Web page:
The Canadian government sued Ticketmaster this past month alleging misleading ticket price advertising. The government found in its investigation that Ticketmaster’s mandatory fees often inflate the advertised price by more than 20% and, in some cases, by over 65%. It’s a case worth taking a close look at because it is the subject of a longtime complaint by nearly everyone who has purchased tickets from Ticketmaster. The bigger point is this; the face value of a ticket is not representative of a ticket’s cost.
Yet, there are some who cling to it simply because it’s a price that is printed on a ticket, regardless of the price paid for the ticket. Indeed, there are laws being considered that would require the face value of a ticket to be disclosed on ticket resale sites (or set as a price cap for resale as a whole). When lawmakers consider this they really need to take a deeper look at what they are proposing. When they do, finally perhaps, some much-needed transparency might make its way to the primary market for tickets.
Instead of calling it “face value” it would be more accurate to refer to the price on a ticket as a “pre-fee starting point” because the actual price of a ticket is so far off from the printed price – often 25% – 50%. To its credit, Ticketmaster is aware of this and in the past tried to roll these costs into a higher ticket price in an attempt to mitigate consumers’ perception that they are being nickel-and-dimed. At the time, Forbes ran a column about this move. It read:
Ticketmaster began experimenting with so-called “all-in” tickets over the last year, in which the service fees were included in the advertised price of tickets. Though this saved fans the shock of paying 30% more than the advertised price when service fees were included, artists generally do not like the all-in model because it cuts down on their ability to blame someone else for the final price of the ticket.
That’s right. While Ticketmaster fees account for much of its multi-billion dollar profits, others have their hand in the pot. Revenue-sharing within the fees is standard practice. In 2010, then-CEO of Ticketmaster Nathan Hubbard said,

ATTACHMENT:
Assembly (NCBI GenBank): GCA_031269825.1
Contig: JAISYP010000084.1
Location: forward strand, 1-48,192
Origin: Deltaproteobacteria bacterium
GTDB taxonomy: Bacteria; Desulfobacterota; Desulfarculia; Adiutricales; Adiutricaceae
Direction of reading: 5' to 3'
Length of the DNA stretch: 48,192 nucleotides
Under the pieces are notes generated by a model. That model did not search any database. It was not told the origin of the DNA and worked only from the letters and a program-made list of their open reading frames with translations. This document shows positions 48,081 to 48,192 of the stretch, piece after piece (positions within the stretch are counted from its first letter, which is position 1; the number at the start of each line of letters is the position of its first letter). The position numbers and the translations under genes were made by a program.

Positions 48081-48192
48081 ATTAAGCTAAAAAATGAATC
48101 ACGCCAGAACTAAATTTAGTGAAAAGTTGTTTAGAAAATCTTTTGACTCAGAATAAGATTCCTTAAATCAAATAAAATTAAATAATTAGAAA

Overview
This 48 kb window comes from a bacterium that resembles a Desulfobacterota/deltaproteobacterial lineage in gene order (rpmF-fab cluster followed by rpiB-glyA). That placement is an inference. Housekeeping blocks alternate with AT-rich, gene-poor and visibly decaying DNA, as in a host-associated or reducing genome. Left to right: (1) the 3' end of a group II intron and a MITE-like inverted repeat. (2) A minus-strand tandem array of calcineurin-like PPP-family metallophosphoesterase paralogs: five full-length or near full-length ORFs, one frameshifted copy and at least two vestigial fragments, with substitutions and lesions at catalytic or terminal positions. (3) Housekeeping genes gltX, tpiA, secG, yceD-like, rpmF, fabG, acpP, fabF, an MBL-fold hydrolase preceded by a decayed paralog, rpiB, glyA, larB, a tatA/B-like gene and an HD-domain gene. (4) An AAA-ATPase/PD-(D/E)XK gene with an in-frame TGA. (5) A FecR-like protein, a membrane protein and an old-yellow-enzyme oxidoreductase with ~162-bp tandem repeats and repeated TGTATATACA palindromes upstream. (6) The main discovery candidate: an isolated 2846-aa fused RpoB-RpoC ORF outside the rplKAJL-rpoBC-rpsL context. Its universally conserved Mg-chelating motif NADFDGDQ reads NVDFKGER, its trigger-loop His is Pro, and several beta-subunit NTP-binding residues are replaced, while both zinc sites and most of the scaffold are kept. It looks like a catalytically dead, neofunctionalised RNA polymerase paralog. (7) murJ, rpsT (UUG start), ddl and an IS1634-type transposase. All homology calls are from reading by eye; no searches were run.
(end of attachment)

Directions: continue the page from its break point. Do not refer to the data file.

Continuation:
“Most of the parties in the live event value chain participate in these service fees either directly or indirectly — promoters, venues, teams, artists and, yes, ticketing companies.”
For PR purposes there is something about the optics of a lower price printed on the ticket; even if that price is a mirage. You can wind up paying $150 or more for a $100 ticket direct from the source and yet it’s this so-called face value that lawmakers and others gravitate toward when they consider requiring secondary resale sites to disclose the original price compared to the resale price, in the name of transparency. It makes no sense.
This is the hypocrisy of it all – it’s the original price, not the resale price, that is lacking transparency. On the secondary resale market, tickets are priced based on supply and demand. If demand is high and supply is low, just like any other commodity market, the price should be expected to be higher than the original price. Sometimes by a little, and sometimes by multiples. And sometimes the resale price is less than face value or less than the ticketholders’ cost, but that is how supply and demand works. But what does that have to do with the original price? Nothing.
This issue hides in plain sight. Industry professionals are well aware of the myth of face value and the game of fees. Just a few months ago Live Nation CEO Michael Rapino admitted in emails that some of the fees Ticketmaster charges for the sale of tickets are “not defendable.”
Mike, we agree. The question is, will anything really change in this ongoing face value debate?
There is another problem with listing original face values on secondary resale sites. In addition to all the fees already discussed, they don’t account for other acquisition costs. How about personal seat licenses (PSLs) that can amount to thousands of dollars? How about alumni association fees that colleges add on? These costs add up and drive the actual price of each ticket even higher, even though none of this is reflected within the face value printed on the ticket.
Here is something we can all agree on; let’s stop calling the price printed on a ticket something it is not. Let’s no longer diminish the value of that ticket and the experience it represents. Even after fees, fans continue to buy tickets resulting in sold-out events. The primary market is strong and growing. And the same goes for the secondary resale market. These may not always be inexpensive experiences, but they are valuable ones to the fans who experience them.
For nearly 25 years Gary Adler has served as Executive Director and Counsel of the National Association of Ticket Brokers (NATB). He is an attorney with Clark Hill PLC in its Washington, DC office. He can be reached at email@example.com.